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Regarding psychometric properties of EAI, they have shown satisfactory results in different studies, with adequate values on validity and reliability (Lichtenstein, Christiansen, Bilenberg, & Stoving, 2014; Lichtenstein & Jensen, 2016; Monok et al., 2012; Sicilia, Alias-Garcia, Ferriz, & Moreno-Murcia, 2013).
Several studies have researched exercise addiction using the EAI in distinct population samples and the prevalence of exercise addiction risk and/or the relationship of this on different physical and mental health variables (Cunningham, Pearman, & Brewerton, 2016; De la Vega, Parastatidou, Ruiz-Barquin & Szabo, 2016; Li, Nie & Ren, 2015; Lichtenstein, Andries, Hansen, Frystyk & Stoving, 2015; Lichtenstein, Christiansen, Elklit, Bilenberg & Stoving, 2014; Lichtenstein & Jensen, 2016; Maraz, Urban, Griffiths & Demetrovics, 2015; Mayolas-Pi et al., 2017; Monok et al., 2012; Sicilia et al., 2013; Szabo, De la Vega, Ruiz-Barquin & Rivera, 2013; Weinstein, Maayan & Weinstein, 2015).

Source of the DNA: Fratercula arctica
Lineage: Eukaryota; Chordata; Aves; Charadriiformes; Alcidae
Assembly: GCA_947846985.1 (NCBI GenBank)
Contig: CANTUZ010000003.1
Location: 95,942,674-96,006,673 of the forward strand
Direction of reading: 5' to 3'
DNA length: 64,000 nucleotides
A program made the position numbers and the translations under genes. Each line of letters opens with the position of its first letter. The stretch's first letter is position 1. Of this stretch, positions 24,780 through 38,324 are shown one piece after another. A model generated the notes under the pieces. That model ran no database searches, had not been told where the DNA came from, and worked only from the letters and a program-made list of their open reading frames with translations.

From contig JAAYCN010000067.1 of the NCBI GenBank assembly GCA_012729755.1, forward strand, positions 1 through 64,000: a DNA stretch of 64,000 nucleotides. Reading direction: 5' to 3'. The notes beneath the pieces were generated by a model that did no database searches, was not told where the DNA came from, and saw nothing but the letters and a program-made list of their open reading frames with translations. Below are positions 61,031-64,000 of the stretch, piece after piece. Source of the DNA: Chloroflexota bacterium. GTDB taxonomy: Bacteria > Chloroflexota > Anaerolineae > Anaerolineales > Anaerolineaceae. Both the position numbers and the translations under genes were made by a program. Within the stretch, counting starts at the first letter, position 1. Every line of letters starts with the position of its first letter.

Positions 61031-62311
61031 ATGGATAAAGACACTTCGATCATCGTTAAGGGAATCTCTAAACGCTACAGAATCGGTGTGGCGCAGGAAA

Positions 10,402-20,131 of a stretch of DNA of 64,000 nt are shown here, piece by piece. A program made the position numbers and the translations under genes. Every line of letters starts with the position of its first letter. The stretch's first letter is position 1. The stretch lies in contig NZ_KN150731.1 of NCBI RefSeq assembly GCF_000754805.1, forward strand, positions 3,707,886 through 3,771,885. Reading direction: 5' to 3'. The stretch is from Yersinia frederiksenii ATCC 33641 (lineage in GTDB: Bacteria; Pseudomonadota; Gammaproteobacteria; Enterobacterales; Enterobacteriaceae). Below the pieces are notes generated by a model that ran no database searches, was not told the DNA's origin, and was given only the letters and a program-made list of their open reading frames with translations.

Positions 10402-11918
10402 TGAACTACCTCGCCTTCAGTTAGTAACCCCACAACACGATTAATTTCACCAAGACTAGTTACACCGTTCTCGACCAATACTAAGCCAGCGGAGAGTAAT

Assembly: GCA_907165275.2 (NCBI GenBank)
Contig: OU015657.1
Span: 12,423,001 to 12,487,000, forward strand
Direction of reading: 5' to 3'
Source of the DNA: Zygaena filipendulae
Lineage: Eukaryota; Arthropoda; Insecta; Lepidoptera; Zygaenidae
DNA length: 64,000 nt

In spite of this, the included studies in the present work that evaluated prevalence of exercise addiction have reported rates varying from 0.3% (Monok et al., 2012) to 42.5% (Bruno et al., 2014).
As it is referred above, the studies included in the present systematic review, have reported prevalence rates varying from 0.3% in the general population (Monok et al., 2012) to 42.5% in gym attenders (Bruno et al., 2014).
Monok, K., Berczik, K., Urban, R., Szabo, A., Griffiths, M.